The 8(a) Program: Our New Handbook is Available

The 8(a) program can be a powerful accelerator for those small businesses eligible to participate; however, these benefits come with substantial strings attached. As such, the fourth volume of the Koprince Law LLC GovCon Handbooks discusses this unique and heavily regulated program.

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SmallGovCon Week In Review July 29, 2019 – August 2, 2019

Can you believe it’s already August? Pretty soon, kids will be heading back to school . . . and agencies will begin their fiscal year-end buying spree. In the meantime, we hope you’re enjoying some summer serenity.
Let’s ease into the weekend with the SmallGovCon Week In Review.

In this week’s edition, we’ll explore the government’s growing contracting spend, the government’s planned move away from SAM.gov, an IT procurement fraud ring, and more.

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Hey VA! You Can’t Avoid the Rule of Two By Using GPO To Do Your Shopping.

It’s no secret that the VA has tried to find ways around the statutorily-mandated rule of two–i.e. VA must set aside procurements for VOSBS if it has a reasonable expectation that it will receive fair and reasonable offers from two or more veteran-owned small businesses. Although the U.S. Supreme Court has already told VA, in Kingdomware, that it cannot circumvent the rule of two, VA apparently is still seeking ways to avoid it.

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SmallGovCon Week In Review April 29, 2019-May 3, 2019

Hope everyone is ready for the weekend. Around here, we’ll be enjoying a break from the intense rain that’s been coming down in the Lawrence area over the past week. What better way to welcome the weekend than with a review of what’s been happening in the government contracting world?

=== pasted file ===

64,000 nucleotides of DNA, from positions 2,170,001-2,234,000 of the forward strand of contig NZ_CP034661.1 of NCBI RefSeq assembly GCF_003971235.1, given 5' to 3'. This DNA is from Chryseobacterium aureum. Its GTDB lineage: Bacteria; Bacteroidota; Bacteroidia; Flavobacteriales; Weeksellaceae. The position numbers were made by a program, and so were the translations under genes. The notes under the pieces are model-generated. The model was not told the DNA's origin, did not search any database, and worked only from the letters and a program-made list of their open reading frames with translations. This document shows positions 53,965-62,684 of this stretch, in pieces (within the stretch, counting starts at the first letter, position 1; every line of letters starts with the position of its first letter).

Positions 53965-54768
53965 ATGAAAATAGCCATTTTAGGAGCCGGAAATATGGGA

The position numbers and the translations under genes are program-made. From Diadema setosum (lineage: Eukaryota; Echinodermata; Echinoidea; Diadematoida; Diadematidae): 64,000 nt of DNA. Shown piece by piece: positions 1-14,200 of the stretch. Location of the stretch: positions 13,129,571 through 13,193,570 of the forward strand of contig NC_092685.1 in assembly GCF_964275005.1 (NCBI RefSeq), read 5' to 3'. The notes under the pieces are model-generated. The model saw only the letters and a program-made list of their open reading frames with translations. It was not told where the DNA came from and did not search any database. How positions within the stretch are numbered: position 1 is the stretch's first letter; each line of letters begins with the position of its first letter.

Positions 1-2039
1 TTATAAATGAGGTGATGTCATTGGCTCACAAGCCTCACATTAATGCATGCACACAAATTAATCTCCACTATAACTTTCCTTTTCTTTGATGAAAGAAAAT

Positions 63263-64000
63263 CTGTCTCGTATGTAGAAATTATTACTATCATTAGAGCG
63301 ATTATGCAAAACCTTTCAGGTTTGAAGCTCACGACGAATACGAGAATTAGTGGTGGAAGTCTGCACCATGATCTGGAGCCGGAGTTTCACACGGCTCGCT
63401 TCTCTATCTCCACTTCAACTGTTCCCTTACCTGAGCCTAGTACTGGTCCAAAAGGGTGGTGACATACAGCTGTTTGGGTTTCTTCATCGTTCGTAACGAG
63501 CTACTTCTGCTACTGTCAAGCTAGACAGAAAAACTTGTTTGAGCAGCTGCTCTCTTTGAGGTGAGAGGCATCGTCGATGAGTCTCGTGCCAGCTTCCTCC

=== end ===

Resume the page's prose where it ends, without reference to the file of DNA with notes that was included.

In this week’s roundup, we take note of new DoD rules on performance based contract payments and fixed-price contracts, ramifications of changes in the security clearance process, changes in supply chain security programs, and more.

Enjoy your weekend!

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GAO Won’t Let Agencies Sweep Solicitation Non-Compliance Under the Rug

An agency can’t award an offeror a contract if its proposal doesn’t conform with a material solicitation requirement. So if, for example, the solicitation requires certain types of documentation showing an offeror’s right to use property, but the awardee offers something different, GAO will likely sustain a protest.

Put differently, GAO won’t let an agency relax key solicitation requirements even though the agency might, during evaluation, accept the non-complying proposal.

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SmallGovCon Week In Review March 11 – March 15, 2019

Happy Friday, everyone! If you’re a college basketball fan (who isn’t?), this is one of the best times of the year. Things stay pretty interesting around our office in March and April, between our assortment of KU, Duke, and North Carolina fans. We hope you enjoy the games this weekend!

Before tipoff, let’s rundown the latest government contracting news. In this week’s edition of the Week In Review, we’ll discuss DoD’s ongoing cloud computing legal battle, GAO’s report on health and safety of defense contractors’ employees, the government’s end-of-year buying spree, and more government contractors behaving badly.

Have a great weekend!

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